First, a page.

But it is also possible that early Anglo-Saxon clerics, like priests in many other cultures, weren’t seen as quite fully male. We have hints that this may have been the case in pagan Anglo-Saxon England from Bede’s story of Coifi, the Northumbrian chief priest who wasn’t allowed to do the normal male things like carrying weapons or riding stallions.

Against this, it has to be said that no other possible priest or cleric has been found in a grave with what appears to be women’s jewellery. It is still a puzzle, and the only way to sort it out might be to carry out more excavations at Anglo-Saxon monasteries.

Until then, let’s enjoy International Women’s Day by remembering some of these remarkable women. They are still known today, as St Audrey, St Hilda, St Mildred, St Ethelburga, St Abb (of St Abb’s Head), St Kyneburga, St Hildelith and St Sexburga – but like many other great women of the past, they should be celebrated more.

PS. If you would like to know more about Anglo-Saxon women, Sutton Hoo’s Historia Festival is running talks throughout the year on this topic.

Festive Finds: PAS Christmas Countdown #7

Twelve Days of Christmas

Five Gold Rings, by Anonymous.
Five Gold Rings, by Anonymous. License: Public domain, via Wikimedia Commons.

A popular song at this time of year is “The twelve days of Christmas”. The song was first recorded in English in AD1780 in a book entitled “mirth without mischief”, which was aimed at children as a sort of memory game.  The twelve days relate to the days after Christmas day, leading up to Epiphany on the 6th January. This is the day on which it is believed the three Magi arrived to greet the new-born baby Jesus. It would often be sung as a game of forfeits, with a new item being added with each child that sings. If a child forgot one of the objects in the series, they would have to do a forfeit..

The meaning of the gifts within the song has caused some debate. The five gold rings were often assumed to be rings worn on the finger as seen in illustrations from that era (see right). However, an alternative was suggested by William Stuart Baring-Gould (1962, 197) who believed it referred to five “ringed pheasants”, as all other gifts up until that point had been birds. Several of the other items appear to have changed throughout history, yet golden finger-rings seem to have persisted. probably because the desire for gold jewellery far outweighed the desire for game birds.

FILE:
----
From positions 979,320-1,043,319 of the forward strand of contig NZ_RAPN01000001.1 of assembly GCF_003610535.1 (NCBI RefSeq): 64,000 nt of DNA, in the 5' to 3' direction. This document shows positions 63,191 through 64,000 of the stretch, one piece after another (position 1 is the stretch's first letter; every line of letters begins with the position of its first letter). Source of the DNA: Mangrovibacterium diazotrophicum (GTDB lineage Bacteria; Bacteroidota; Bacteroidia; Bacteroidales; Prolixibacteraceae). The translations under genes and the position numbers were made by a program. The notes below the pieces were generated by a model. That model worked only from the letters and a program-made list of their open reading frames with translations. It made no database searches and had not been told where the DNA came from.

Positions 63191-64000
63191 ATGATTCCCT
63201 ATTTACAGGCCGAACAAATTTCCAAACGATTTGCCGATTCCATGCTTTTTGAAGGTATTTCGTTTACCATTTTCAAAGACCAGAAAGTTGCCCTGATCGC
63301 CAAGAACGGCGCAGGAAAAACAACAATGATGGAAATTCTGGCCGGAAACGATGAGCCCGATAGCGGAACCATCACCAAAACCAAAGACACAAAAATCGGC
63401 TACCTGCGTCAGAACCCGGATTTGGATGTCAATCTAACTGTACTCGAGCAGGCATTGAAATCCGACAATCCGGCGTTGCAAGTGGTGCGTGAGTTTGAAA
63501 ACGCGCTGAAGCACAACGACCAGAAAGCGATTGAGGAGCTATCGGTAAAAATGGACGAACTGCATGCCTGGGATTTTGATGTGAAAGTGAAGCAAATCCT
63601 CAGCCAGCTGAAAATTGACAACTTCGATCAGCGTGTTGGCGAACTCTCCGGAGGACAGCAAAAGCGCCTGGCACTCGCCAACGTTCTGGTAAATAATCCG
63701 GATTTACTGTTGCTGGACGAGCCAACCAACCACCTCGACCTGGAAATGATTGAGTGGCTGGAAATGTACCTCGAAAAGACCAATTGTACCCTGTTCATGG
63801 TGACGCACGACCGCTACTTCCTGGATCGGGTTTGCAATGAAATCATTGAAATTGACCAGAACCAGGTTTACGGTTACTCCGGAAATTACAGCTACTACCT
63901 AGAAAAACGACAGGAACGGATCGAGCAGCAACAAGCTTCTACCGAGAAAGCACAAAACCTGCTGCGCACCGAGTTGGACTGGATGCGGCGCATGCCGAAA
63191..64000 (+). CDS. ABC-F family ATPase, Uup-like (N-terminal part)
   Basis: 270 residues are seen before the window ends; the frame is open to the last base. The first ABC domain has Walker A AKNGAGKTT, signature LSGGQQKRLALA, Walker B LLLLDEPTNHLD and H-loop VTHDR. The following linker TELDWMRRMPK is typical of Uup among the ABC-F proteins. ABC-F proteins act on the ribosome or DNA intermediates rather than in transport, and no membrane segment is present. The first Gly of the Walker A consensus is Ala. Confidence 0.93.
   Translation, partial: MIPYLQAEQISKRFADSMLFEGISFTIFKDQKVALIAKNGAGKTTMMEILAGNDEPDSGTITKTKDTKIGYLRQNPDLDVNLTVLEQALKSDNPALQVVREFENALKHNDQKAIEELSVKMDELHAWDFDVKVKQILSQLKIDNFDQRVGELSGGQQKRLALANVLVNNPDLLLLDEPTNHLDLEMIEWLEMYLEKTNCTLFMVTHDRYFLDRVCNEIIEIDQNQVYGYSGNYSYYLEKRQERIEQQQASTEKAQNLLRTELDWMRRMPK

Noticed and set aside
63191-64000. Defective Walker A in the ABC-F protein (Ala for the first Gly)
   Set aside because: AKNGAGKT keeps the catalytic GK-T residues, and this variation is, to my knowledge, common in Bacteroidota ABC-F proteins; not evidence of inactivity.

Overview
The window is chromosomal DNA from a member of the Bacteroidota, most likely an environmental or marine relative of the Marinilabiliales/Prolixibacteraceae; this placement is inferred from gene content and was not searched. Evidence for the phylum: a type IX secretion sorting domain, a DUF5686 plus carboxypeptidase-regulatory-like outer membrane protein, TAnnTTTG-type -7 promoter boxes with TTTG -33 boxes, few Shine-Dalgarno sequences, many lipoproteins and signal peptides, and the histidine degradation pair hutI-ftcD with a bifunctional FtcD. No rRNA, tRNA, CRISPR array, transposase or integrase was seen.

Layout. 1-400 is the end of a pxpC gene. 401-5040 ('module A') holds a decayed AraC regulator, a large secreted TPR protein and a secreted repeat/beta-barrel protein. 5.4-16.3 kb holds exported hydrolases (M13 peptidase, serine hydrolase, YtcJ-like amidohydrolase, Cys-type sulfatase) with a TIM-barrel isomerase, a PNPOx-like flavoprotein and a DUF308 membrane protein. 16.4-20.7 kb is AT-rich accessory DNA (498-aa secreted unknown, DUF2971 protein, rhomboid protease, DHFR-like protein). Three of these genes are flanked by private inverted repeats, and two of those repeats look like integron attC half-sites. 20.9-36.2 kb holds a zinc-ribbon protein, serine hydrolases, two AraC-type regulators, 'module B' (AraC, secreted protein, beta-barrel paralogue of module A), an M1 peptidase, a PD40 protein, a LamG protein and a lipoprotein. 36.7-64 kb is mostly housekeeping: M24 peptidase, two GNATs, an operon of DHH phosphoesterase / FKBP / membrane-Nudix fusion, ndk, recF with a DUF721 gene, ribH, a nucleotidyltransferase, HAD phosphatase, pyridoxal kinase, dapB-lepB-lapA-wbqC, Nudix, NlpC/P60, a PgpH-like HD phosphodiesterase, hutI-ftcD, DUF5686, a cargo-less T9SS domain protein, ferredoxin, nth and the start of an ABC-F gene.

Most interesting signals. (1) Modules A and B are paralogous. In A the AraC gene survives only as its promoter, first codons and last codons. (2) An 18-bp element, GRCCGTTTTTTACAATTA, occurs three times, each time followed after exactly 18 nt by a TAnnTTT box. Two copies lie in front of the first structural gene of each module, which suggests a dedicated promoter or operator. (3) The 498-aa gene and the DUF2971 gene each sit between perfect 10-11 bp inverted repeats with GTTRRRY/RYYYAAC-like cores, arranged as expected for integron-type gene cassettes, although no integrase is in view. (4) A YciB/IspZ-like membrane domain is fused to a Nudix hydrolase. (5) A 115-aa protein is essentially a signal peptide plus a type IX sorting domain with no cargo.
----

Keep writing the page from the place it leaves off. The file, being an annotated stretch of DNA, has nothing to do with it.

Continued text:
The five gold rings below (PAS-833958) are dated to the Late Bronze Age (1150-750BC). They are all of a similar shape, though they vary in size and style. The larger two are believed to be neck rings, whilst the smaller examples are likely to be bracelets. They were found within a ceramic vessel, suggesting the objects had been deposited intentionally. Much like the rings in the song, these five gold rings were possibly given as a gift to the Gods (though not necessarily on the 5th day of Christmas). There is a lot of debate about why objects were intentionally buried in the past, with each explanation being as likely as the next. As more and more hoards are being uncovered and making their way into museum collections, we are learning a great deal about these fascinating practices in the past.

These objects fell under the Treasure Act 1996 and have subsequently been acquired by the British Museum. The British Museum currently has an exhibition on Prehistoric and Roman hoards in room 69a.

Reference: Baring-Gould, W. S. and Baring-Gould, C. 1962. The Annotated Mother Goose. New York: Bramhall House.

Five Bronze Age gold rings and pot.
Five Bronze Age gold rings and pot (PAS-833958). Copyright British Museum. License: CC-BY
Five Bronze Age gold rings (PAS-833958).
Five Bronze Age gold rings (PAS-833958). Copyright: The British Museum. License: CC-BY